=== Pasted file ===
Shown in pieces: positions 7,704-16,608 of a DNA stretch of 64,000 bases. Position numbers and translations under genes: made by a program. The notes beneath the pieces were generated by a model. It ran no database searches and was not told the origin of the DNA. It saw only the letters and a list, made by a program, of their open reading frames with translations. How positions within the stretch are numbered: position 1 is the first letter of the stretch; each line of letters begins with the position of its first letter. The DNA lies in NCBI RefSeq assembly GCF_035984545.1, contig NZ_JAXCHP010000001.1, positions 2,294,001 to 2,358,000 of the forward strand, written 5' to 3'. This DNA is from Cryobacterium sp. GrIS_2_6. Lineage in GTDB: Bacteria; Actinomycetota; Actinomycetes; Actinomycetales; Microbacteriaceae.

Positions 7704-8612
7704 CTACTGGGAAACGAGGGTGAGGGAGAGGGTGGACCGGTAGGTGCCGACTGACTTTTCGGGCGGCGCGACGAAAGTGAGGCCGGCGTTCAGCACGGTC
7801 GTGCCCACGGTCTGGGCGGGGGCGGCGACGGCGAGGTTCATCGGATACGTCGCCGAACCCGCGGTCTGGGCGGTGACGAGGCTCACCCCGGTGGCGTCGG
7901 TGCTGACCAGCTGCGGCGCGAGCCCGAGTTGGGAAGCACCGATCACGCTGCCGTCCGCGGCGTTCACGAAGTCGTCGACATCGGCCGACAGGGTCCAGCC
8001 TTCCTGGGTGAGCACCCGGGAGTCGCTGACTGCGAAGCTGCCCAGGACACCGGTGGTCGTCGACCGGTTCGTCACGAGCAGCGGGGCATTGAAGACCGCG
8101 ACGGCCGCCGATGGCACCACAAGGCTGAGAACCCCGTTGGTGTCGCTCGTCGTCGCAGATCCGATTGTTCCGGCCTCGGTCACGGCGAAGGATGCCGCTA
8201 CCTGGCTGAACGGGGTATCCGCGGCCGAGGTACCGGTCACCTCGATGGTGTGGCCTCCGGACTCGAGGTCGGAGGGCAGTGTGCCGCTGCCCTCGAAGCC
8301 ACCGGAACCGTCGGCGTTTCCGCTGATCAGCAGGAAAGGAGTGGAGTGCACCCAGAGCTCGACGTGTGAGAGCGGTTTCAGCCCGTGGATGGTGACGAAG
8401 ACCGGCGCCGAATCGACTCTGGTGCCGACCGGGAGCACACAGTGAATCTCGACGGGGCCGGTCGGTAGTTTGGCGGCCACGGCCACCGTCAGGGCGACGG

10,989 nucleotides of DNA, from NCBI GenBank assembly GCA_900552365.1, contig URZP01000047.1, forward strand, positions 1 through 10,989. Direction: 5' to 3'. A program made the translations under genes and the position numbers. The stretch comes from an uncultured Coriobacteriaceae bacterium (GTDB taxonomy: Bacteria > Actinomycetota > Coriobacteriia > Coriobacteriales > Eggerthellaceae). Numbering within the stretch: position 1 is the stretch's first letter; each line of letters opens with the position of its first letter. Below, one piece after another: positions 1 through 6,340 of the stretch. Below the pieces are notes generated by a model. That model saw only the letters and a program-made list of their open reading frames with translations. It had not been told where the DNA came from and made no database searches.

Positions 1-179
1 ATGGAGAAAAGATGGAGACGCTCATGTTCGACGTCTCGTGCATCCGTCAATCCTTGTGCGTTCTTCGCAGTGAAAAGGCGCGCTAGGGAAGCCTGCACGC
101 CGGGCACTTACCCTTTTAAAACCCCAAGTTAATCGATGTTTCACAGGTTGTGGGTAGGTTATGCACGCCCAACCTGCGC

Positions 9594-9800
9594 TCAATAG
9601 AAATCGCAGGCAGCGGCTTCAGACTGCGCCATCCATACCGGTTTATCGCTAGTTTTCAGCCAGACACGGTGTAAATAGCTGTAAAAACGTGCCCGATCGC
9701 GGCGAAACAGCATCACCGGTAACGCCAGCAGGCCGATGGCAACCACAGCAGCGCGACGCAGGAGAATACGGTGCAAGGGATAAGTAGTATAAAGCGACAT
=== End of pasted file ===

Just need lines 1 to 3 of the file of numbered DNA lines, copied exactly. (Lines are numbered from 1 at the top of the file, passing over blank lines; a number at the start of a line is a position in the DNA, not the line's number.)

Shown in pieces: positions 7,704-16,608 of a DNA stretch of 64,000 bases. Position numbers and translations under genes: made by a program. The notes beneath the pieces were generated by a model. It ran no database searches and was not told the origin of the DNA. It saw only the letters and a list, made by a program, of their open reading frames with translations. How positions within the stretch are numbered: position 1 is the first letter of the stretch; each line of letters begins with the position of its first letter. The DNA lies in NCBI RefSeq assembly GCF_035984545.1, contig NZ_JAXCHP010000001.1, positions 2,294,001 to 2,358,000 of the forward strand, written 5' to 3'. This DNA is from Cryobacterium sp. GrIS_2_6. Lineage in GTDB: Bacteria; Actinomycetota; Actinomycetes; Actinomycetales; Microbacteriaceae.

Positions 7704-8612
7704 CTACTGGGAAACGAGGGTGAGGGAGAGGGTGGACCGGTAGGTGCCGACTGACTTTTCGGGCGGCGCGACGAAAGTGAGGCCGGCGTTCAGCACGGTC